What started out as a company of six dancers has grown today to about 22 dancers in the adult group and 30 in the children’s. Currently, Barrón’s classes are held in San Francisco’s LINES Dance Center (for the adults) and the Mission Cultural Center for Latino Arts (for the children). He works with many talented musicians from the Bay Area and from time to time hosts other folklórico dance companies from California and Mexico to perform in San Francisco.
Aside from designing his own productions, he enjoys collaborating with other dance companies and communities. Last year he partnered up with Duniya Dance & Drum Company, from the Bay Area, to present the production Half and Halves: A Dance Exploration of the Punjabi-Mexican Communities of California. Barrón, along with Duniya’s choreographer and artistic director Joti Singh, conducted several interviews and did a great deal of research on the Punjabi-Mexican communities founded in California in the early 20th century. As described in their program, they “explored themes related to farming life, marriage, immigration, and racial and ethnic discrimination.” The result was a brilliant combination of high energy Bhangra with Mexican folklórico dance.
Mirando hacia el horizonte.
Looking toward the horizon, Barrón has many ambitious projects in mind. When asked to dream big, he wishes to someday have his own academy and cultural center. On the topic of future dance collaborations he stated, “I would love to work with the Philippine and Peruvian communities. I think there are some ideas waiting to be brought to life there!”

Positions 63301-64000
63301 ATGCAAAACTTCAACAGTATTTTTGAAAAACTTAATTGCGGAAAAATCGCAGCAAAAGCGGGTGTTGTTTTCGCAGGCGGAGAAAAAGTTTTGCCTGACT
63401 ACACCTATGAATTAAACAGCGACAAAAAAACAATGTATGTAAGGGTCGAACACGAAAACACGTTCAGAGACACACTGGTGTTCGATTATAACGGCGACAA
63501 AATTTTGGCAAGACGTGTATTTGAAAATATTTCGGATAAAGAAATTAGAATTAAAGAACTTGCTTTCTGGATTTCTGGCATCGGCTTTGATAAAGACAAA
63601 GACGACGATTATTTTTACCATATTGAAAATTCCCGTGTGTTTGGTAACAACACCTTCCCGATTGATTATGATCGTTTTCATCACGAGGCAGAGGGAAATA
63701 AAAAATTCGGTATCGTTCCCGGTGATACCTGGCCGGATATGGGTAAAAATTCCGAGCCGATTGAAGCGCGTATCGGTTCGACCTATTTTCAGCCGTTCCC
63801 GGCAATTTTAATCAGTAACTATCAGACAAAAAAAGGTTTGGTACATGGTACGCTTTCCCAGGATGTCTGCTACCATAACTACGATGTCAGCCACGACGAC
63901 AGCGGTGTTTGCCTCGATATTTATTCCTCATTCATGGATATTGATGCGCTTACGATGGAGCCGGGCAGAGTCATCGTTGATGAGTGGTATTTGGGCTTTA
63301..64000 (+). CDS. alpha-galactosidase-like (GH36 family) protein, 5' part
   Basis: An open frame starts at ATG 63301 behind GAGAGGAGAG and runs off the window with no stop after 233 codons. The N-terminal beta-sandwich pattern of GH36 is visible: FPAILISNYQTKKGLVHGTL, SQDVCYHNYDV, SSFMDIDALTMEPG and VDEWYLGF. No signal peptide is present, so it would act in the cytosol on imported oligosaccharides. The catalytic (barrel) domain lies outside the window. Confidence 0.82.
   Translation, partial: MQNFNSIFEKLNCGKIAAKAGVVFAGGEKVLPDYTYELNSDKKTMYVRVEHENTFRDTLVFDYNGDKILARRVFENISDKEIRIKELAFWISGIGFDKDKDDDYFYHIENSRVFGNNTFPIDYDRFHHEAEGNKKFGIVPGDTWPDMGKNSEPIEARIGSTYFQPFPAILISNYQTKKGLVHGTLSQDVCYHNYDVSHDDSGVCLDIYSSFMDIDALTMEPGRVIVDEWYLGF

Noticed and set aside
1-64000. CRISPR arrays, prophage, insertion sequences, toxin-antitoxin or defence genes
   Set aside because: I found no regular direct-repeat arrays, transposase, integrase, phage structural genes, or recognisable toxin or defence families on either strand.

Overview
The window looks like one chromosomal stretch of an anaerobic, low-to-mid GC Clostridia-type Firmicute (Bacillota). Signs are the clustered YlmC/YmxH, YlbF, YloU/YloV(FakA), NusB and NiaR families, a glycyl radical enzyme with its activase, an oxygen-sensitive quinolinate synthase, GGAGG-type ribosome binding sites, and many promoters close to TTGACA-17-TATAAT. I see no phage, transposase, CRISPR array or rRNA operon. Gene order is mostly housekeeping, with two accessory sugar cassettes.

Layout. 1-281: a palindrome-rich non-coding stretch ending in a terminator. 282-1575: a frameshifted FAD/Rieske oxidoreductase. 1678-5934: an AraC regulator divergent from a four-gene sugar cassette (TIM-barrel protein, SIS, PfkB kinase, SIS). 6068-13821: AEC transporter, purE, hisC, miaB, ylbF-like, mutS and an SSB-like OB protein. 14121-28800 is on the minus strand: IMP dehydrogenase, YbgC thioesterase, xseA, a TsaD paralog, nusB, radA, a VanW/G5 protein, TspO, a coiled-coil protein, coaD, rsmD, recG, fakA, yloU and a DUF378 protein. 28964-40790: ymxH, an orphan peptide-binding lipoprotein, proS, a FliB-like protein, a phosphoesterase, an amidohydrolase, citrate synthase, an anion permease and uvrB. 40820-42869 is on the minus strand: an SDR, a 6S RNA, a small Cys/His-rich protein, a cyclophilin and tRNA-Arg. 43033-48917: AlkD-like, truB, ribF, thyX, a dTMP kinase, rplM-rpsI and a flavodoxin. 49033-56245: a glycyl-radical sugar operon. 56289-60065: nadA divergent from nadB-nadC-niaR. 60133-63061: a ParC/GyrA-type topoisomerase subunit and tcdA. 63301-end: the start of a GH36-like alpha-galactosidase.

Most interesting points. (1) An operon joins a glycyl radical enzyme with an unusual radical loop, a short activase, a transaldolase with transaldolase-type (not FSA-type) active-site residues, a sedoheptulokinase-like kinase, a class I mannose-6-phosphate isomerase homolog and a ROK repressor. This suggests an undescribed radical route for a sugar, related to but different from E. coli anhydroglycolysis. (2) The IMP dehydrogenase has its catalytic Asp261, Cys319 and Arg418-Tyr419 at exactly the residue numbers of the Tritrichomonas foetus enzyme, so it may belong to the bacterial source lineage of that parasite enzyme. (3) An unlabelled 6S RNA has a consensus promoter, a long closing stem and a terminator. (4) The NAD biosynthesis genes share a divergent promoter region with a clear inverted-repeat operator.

While maintaining a realistic perspective during his creative process, he always aims to conclude his ideas, instead of leaving them hanging halfway. “As an artistic director I work with passion, dedication, discipline, and always look for an objective. A well thought out project, with good logistics, should have a beginning, middle, and end. I do not like to leave my projects unfinished. I believe they should always be concluded.” And as we brought our conversation at the café to a conclusion, he shared with me his plans for his upcoming 2012 production titled Las Pinturas de Diego Rivera y Frida Kahlo en movimiento, which will depict Rivera and Kahlo’s art in movement. Considering how essential travel is in stimulating his creativity and imagination, who knows what journeys the new year will bring?
Ensambles Ballet Folklórico de San Francisco will perform on February 10th at noon at San Francisco’s City Hall Rotunda as part of the free Rotunda Dance Series, presented by Dancers’ Group and World Arts West in partnership with San Francisco’s Grants for the Arts.
Micaela Nerguizian works in production for World Arts West, producers of the San Francisco Ethnic Dance Festival, and SFJAZZ.